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How to Make a Song

Updated on February 7, 2018

~Take a melody, some words...a burst of inspiration and stir gently~

That's all there is to it. No, not really...well it might be that easy for some, but not for others. Just so I don't feel like a total fraud, I should say at the outset that I've never sold a song, had one published nor had one performed by anyone of note. I'm just an enthusiast musing on the process and writing songs ( or trying to) is a relatively new obsession...and this is a long article. So if you want to get out now, while there's still time, I'll understand.

Why Write Songs..?

Of all the wordy arts, perhaps song is the one that can be most quickly felt...without thinking and without processing and judging. It just kind of floats into the consciousness of the listener. Like the music of a bird song, the beauty is in the sounds, and the meanings are in the melodic expression, thus even songs in alien languages can  resonate emotionally with the listener.

The Dangers

The power of music to persuade, inspire and unsettle has long been noted. The ancient Greeks were suspicious of it:

Musical innovation is dangerous to the State, for when modes of music change, the laws of the State always change with them.

Plato (428-347 BC) The Republic

The Spartans were moved to kept their music uncorrupted and plain by limiting the number of strings on their lyres, which meant that musicians could not perform the “subtler more dangerous modes”. Cicero recorded that when a famous musician visited Sparta he was observed to be unsettling the fighting men with his beautiful music. The lyre was inspected, and he was found to have added a number of new strings to increase versatility. It was subsequently confiscated.

Today there are parent groups, church organisations and concerned citizens who are devoted to decrying the corrupting influence of song, particularly its effect on vulnerable youth and indeed the emergence of rock 'n roll in the twentieth century was interpreted by some to signal the end of civilisation.

If music and song is dangerous it is because it connects with human emotion in some fundamental way. The language of song is rhythmic, a kind of magical incantation that has been with the human race for as far back as anthropologists can imagine. Rhythmic language, especially when paired with melody, has the power to stir our feelings and rattle our equilibrium on a non-rational level.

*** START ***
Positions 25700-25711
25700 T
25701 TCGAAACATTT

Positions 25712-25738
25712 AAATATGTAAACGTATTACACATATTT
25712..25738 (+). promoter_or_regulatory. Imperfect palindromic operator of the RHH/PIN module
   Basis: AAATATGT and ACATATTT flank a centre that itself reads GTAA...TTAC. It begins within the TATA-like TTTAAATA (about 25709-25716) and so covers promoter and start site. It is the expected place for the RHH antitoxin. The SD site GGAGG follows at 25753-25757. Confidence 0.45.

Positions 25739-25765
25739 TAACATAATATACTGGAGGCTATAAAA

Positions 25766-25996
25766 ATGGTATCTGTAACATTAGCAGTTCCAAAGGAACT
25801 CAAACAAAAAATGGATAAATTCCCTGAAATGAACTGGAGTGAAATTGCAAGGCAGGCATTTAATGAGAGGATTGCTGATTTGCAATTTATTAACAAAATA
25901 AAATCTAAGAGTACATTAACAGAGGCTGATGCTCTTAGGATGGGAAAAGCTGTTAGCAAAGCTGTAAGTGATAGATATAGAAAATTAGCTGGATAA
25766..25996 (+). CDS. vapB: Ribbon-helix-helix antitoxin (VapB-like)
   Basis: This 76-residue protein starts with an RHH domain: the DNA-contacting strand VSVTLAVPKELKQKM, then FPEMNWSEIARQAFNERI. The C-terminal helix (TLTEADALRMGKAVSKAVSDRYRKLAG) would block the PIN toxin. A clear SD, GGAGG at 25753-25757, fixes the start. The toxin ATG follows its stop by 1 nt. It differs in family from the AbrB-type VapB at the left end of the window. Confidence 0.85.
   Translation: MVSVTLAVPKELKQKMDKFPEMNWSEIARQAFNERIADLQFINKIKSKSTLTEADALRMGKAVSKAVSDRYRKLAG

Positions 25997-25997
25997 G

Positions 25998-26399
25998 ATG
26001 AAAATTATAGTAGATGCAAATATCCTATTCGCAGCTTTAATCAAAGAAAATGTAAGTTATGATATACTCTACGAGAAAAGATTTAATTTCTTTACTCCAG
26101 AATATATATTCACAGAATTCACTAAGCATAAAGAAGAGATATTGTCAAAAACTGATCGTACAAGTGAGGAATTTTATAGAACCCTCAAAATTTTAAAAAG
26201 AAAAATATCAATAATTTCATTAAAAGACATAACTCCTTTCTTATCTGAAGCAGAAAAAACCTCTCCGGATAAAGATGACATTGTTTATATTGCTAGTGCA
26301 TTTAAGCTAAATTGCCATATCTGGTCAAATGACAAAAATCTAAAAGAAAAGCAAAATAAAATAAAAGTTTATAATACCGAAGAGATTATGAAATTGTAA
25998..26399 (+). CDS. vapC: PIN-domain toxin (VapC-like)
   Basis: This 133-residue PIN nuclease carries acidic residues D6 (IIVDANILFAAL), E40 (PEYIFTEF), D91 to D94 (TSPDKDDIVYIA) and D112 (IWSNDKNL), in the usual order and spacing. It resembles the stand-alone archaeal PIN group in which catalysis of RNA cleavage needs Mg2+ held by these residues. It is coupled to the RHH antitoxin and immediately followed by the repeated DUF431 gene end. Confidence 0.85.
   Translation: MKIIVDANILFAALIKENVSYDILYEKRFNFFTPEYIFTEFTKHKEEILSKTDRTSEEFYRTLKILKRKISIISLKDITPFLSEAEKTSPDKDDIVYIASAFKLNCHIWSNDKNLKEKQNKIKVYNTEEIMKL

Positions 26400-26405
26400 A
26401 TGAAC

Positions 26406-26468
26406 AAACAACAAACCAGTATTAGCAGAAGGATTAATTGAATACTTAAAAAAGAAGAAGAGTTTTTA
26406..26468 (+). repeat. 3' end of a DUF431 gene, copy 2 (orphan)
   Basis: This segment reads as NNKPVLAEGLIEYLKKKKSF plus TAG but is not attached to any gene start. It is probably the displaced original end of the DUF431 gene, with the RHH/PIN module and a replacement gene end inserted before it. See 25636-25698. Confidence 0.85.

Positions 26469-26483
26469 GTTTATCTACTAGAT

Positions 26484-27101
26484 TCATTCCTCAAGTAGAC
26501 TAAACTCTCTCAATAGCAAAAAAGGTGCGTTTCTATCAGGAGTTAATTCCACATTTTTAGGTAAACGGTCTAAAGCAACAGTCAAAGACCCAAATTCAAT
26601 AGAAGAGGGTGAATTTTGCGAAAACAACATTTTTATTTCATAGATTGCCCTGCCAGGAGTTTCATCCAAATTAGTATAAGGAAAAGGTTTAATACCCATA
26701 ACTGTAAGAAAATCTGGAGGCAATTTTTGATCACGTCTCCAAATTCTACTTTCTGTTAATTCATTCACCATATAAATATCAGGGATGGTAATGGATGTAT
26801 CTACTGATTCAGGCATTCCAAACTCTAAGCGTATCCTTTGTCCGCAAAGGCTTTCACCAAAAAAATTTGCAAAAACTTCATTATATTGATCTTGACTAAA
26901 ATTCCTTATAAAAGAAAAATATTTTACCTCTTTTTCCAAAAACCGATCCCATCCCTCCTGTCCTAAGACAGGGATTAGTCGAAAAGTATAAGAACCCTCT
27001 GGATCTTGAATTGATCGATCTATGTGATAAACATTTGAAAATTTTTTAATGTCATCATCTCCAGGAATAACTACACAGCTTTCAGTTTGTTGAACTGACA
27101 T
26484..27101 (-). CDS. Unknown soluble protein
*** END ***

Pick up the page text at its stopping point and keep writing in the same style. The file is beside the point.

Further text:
Consider the jingles of patriotism, and the chants of religion-and of course the pervading power of rhythmic language did not not escape the ear of advertisers, particularly in the middle of the twentieth century, when the rhyming jingle was at it's zenith:

Winston tastes good like a cigarette should

Dangerous, persuasive, inspiring, corrupting - song then, can be a powerful emotional driver.


The Pleasures

We all have a song in us and many of us would probably, at one time or another, have considered writing a song or felt that we could write a song. Of course it's true, anyone can write a song, though producing one that will connect with others is more elusive a task. As George Bernard Shaw once remarked, “hell is paved with musical amateurs”.

I've written a small heap of songs, none of which I consider come even remotely close to 'hitting the mark'; a condition that sometimes causes frustration and sometimes despondency-but not for too long, as I'm always drawn back to the quest. Even professional songwriters have remarked that they can write a hundred songs but only one may achieve that universal connection.

I'm at the beginning of a long process of experimentation and perseverance and even if it takes years or I never produce that one great song, the pleasure of the process is reward enough. Wordsworth described poetry as “emotion recalled in tranquillity' and the same could be said of song. Song writing is my emotional catharsis- a release valve for unresolved feelings and a salve for old wounds. There is something about expressing your own unique perspective through the immediacy of song that is deeply satisfying.....even if you are the only person who understands it.

Unlike prose writing, songs do not require complex expositions; lyrics may be sparse or full, cryptic and obscure, fanciful, deeply personal and even nonsensical; whatever comes to mind, as long as they connect harmoniously with the ear. Who can make sense of the lyrics from Nirvana's Smells Like Teen Spirit, a hugely successful song?

A mulatto, an albino
A mosquito, my libido
Yeah, yeah, hey

A song doesn't have to make sense; it just has to sound good. Of course prose can offer vistas that songs cannot and one form of writing can energise the other. Kate Bush's phenomenally popular 1978 debut single Wuthering Heights was drawn from Emily Bronte's novel about wild passions on the English moors: